The language we speak is somehow associated with our identity, our native root, with which we are traced. It’s like the umbilical cord, linking us to our primitive origins. We are hardly aware of such deep implications about language in the humdrum of life. The language that we speak can give us a particular identity, locate us within a particular boundary and limit us to a community and ethnicity, are certain realizations which we probably gain as we grow.
Research scholars and thinkers regard Linguistic Human Rights of children especially of the minority groups as a precious chord in the music of childhood. Denying a child her native tongue in a globalized world is not a difficult task in any way, but abominable at all costs. The denial spearheads deprivation at multiple layers and this deprivation of native knowledge is a backlash against cultural diversity. A child just born is an empty disc, they learn as they grow. The learning is generally communicated through language; it is the means to knowledge; depriving native language is canceling a world view. Right to study in the native tongue is necessary to preserve unique cultures; with almost 7000 languages spoken worldwide today with the probability of half of it surviving by 2050, diversity is threatened. But is multilingualism a genuine threat? What exactly happens when more than one language is used as the medium of transporting data into the human brain? Is speech aberration leading to low personality profile, the aftermath of simultaneous bilingual data transfer? Not exactly; acquiring different languages does not, in any case, harm the long-term speech process of the brain but accelerates the intelligent quotient. A 2004 study suggested that bi or multilingual speakers had higher levels of cognitive brain function, with a higher ability to solve “mentally demanding tasks” or decrease chances of early onset of dementia and Alzheimer’s disease confirmed by a 2012 study by the university of California, San Diego. But the mantra to this success lies in practice, practicing and speaking the language of your community or that you are bound to learn. Globalization has eased this process even though it is the precursor of all the menace.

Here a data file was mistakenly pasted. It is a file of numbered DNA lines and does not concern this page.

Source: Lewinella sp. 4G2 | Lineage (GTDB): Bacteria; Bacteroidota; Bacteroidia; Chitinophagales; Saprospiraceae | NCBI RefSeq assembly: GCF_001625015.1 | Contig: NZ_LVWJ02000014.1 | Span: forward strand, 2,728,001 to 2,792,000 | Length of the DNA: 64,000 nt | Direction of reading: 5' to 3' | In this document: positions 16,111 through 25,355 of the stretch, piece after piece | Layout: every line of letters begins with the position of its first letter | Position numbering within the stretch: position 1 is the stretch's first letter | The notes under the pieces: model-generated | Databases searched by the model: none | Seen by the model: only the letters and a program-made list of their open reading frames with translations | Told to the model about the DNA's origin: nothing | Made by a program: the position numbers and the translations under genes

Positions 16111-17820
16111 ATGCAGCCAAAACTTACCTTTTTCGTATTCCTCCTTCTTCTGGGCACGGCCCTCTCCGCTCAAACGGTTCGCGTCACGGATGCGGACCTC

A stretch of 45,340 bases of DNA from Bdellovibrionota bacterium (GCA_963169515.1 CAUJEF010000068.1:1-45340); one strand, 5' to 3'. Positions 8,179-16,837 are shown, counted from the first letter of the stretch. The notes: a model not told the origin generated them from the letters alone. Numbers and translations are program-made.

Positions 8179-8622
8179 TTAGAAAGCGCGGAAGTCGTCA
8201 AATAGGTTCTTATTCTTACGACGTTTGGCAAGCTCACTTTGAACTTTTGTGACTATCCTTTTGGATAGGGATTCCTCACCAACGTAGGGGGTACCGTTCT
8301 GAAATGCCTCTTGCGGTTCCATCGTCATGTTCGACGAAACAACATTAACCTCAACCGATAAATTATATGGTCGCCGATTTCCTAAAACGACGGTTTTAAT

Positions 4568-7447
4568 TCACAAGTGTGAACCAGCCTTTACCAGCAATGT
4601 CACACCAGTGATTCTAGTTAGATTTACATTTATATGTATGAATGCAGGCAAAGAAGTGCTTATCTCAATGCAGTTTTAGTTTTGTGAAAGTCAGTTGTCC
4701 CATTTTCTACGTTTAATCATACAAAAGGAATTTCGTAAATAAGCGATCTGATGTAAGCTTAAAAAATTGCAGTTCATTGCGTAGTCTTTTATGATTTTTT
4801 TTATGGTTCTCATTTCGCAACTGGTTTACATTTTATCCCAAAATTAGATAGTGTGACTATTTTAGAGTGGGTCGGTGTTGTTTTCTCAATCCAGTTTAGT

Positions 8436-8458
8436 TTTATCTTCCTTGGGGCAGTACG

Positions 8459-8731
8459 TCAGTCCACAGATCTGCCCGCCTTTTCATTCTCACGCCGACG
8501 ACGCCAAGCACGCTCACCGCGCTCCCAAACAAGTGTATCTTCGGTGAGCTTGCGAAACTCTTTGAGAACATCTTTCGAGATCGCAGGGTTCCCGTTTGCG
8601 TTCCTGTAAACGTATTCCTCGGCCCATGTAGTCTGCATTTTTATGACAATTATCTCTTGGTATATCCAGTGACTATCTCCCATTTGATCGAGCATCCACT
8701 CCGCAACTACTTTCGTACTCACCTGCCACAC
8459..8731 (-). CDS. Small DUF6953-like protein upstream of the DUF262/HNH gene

The bitter side of language being extinct lies in the fact of escapism. Why speaking Bengali or Assamese or Nepali has turned into a native language disaster for a Rajbangshi? It is particularly for the reason that even in the above-mentioned languages, we have failed to express our identities and tend to escape from confirming. The social stigma is due to a multidimensional cause; simply put, we are still in the transient space where the sense of relative deprivation has not yet bloomed to cause a major revolution or change at any rate. The Marwari community is spread across India. Their medium of instruction is Hindi, as “Marwari currently has no status as a language of education and government” (Wiki).In Bangladesh, Bengali being the lingua franca is used by the other ethnic groups like Garo, Khasi, Chakma, and Rajbangsi living in Bangladesh. Their languages are granted regional or minority status (unofficial) only. Data says 98 %( which includes the above-mentioned communities) of Bangladeshis are fluent in standard Bangla as their first language. The Marwari or the ethnic communities of Bangladesh have not suffered a risk of an identity crisis; indeed, have outshined many studying in their mother tongue. They have practiced their culture and not escaped from it.
-NABANITA ROY (NOYA)